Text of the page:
The **Altitude Theorem** or **Geometric Mean Theorem** is a result from
high-school geometry. In a right triangle, the *altitude* $h$ on the
hypotenuse divides the hypotenuse into two segments, $p$ and $q$. The
theorem now states that $h^2 = pq$ or, equivalently, $h = \sqrt{pq}$:
the altitude equals the geometric mean of the segments of the hypotenuse.

The content of this theorem is a bit surprising, because the altitude and
the hypotenuse segments seem geometrically somewhat “unrelated”: it’s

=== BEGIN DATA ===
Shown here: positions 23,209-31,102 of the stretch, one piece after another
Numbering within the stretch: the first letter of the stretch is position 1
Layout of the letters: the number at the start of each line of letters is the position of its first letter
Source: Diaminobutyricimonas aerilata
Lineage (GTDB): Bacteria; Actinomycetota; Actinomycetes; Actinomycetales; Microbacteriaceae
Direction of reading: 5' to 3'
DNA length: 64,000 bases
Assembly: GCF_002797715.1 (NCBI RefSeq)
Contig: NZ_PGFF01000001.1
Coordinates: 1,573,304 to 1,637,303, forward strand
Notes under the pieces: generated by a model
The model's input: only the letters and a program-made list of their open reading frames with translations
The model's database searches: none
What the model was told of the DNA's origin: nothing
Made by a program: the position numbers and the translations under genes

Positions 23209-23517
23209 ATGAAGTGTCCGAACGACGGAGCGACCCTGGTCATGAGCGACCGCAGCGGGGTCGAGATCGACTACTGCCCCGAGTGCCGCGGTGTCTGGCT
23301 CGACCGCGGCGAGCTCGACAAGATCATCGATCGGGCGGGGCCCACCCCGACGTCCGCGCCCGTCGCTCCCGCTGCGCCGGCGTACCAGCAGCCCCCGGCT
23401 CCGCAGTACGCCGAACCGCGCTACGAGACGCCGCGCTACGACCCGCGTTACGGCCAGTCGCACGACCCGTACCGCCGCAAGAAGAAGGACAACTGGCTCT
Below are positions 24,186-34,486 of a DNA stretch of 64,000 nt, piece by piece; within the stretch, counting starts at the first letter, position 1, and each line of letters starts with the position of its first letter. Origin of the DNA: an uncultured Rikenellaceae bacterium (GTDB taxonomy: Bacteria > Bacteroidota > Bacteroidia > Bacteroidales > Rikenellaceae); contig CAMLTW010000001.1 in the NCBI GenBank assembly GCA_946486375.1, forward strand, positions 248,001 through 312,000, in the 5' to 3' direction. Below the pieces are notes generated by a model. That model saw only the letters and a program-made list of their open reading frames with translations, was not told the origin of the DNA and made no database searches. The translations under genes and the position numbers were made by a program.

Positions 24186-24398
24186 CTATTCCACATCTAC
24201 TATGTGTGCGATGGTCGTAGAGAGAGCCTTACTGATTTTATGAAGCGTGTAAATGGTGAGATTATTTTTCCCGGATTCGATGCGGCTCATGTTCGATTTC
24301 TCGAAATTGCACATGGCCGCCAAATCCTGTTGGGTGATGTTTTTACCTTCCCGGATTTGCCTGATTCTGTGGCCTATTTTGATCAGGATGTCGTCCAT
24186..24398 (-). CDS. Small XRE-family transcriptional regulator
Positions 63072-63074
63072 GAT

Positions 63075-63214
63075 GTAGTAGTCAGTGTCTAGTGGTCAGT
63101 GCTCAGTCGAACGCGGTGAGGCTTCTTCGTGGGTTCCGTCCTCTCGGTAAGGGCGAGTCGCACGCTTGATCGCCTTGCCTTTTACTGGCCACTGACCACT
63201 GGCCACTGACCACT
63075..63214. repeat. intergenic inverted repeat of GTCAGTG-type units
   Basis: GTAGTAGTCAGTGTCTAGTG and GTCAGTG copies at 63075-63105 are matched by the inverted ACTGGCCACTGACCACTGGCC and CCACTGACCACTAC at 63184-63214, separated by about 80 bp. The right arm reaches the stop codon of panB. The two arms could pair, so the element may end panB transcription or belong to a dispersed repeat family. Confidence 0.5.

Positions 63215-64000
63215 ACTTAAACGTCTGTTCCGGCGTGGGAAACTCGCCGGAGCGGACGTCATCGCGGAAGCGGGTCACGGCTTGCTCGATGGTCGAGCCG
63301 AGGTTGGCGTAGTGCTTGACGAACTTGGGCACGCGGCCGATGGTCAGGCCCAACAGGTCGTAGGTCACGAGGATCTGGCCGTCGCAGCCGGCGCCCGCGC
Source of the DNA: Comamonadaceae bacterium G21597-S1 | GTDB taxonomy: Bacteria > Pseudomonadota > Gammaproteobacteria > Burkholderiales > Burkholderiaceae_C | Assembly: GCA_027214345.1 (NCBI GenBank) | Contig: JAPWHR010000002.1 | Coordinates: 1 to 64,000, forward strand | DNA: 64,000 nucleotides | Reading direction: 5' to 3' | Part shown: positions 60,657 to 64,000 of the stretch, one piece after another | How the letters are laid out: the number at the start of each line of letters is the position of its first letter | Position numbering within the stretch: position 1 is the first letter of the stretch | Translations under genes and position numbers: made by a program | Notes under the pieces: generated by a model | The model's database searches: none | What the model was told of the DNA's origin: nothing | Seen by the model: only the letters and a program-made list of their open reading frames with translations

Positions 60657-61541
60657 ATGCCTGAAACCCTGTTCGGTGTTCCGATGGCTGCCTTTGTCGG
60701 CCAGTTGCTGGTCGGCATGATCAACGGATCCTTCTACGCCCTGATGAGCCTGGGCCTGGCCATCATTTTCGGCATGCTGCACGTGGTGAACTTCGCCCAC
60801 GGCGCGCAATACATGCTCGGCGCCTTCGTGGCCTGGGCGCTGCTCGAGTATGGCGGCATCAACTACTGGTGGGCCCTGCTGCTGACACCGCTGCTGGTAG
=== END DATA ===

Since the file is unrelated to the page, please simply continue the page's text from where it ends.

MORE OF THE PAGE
not clear how one could (geometrically) be transformed into the other.
And although the theorem can be proven in many different ways, many of
the proofs are at least partially algebraic, and therefore do not provide
an intuitive, geometric sense why it is true.
But it turns out that a very elegant, strictly geometric proof of this
proposition can be constructed.